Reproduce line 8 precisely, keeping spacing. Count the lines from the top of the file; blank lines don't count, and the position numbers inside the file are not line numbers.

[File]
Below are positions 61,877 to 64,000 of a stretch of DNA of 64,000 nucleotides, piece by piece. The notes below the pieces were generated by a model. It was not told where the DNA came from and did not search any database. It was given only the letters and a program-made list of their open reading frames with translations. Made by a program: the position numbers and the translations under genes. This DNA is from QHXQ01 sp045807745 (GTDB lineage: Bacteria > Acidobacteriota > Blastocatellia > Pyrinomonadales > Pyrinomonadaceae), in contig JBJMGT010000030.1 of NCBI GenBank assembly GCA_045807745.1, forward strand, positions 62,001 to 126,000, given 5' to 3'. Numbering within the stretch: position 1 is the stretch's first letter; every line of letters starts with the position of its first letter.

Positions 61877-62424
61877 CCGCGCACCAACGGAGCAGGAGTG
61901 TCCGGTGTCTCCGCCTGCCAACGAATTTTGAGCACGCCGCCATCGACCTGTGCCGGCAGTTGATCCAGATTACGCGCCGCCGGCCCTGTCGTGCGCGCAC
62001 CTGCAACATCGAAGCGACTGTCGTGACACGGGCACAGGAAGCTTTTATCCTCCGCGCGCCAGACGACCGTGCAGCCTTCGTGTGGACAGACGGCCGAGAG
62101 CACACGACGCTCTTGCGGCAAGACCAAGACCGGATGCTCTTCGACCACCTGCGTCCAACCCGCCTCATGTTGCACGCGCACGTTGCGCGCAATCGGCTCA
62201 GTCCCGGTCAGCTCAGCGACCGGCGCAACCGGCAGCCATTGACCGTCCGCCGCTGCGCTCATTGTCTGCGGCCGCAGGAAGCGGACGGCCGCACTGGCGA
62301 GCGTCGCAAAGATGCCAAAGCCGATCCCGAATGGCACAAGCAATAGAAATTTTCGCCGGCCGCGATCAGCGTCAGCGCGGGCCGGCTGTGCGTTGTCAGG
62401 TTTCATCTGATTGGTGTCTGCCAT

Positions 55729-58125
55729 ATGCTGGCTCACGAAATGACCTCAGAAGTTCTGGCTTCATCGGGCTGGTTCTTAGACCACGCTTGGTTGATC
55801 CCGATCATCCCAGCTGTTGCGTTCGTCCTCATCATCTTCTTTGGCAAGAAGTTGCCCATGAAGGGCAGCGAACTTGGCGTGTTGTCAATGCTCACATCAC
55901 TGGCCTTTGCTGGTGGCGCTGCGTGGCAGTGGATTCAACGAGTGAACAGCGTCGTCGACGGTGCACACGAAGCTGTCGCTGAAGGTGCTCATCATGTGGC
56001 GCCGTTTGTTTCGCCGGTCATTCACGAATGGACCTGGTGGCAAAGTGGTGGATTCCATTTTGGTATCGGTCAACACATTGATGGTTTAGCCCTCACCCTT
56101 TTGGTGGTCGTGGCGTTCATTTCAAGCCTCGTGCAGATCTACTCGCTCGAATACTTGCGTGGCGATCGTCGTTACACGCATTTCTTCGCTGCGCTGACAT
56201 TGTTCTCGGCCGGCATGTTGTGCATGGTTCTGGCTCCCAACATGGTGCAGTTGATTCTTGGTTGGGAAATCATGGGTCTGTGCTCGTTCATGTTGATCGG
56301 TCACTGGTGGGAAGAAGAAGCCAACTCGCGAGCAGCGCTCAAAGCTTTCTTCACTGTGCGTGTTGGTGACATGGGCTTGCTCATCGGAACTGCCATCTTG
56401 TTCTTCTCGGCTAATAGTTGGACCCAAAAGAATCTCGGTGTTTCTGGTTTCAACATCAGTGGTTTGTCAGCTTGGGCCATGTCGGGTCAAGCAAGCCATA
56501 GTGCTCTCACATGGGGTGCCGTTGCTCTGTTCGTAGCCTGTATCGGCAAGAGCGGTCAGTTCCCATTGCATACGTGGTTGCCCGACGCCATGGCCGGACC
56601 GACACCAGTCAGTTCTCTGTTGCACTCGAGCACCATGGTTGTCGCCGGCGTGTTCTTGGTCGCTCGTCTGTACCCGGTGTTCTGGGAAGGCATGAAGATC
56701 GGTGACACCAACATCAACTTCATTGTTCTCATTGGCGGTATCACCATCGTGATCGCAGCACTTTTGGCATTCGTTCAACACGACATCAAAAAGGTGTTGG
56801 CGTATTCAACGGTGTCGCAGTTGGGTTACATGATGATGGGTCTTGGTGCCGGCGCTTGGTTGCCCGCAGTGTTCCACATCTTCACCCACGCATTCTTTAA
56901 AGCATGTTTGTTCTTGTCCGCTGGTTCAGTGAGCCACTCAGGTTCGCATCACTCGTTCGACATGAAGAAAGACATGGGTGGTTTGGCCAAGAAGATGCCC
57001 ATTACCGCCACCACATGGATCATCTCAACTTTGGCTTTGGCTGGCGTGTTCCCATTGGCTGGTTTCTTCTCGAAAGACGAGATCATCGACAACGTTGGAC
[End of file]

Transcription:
62301 GCGTCGCAAAGATGCCAAAGCCGATCCCGAATGGCACAAGCAATAGAAATTTTCGCCGGCCGCGATCAGCGTCAGCGCGGGCCGGCTGTGCGTTGTCAGG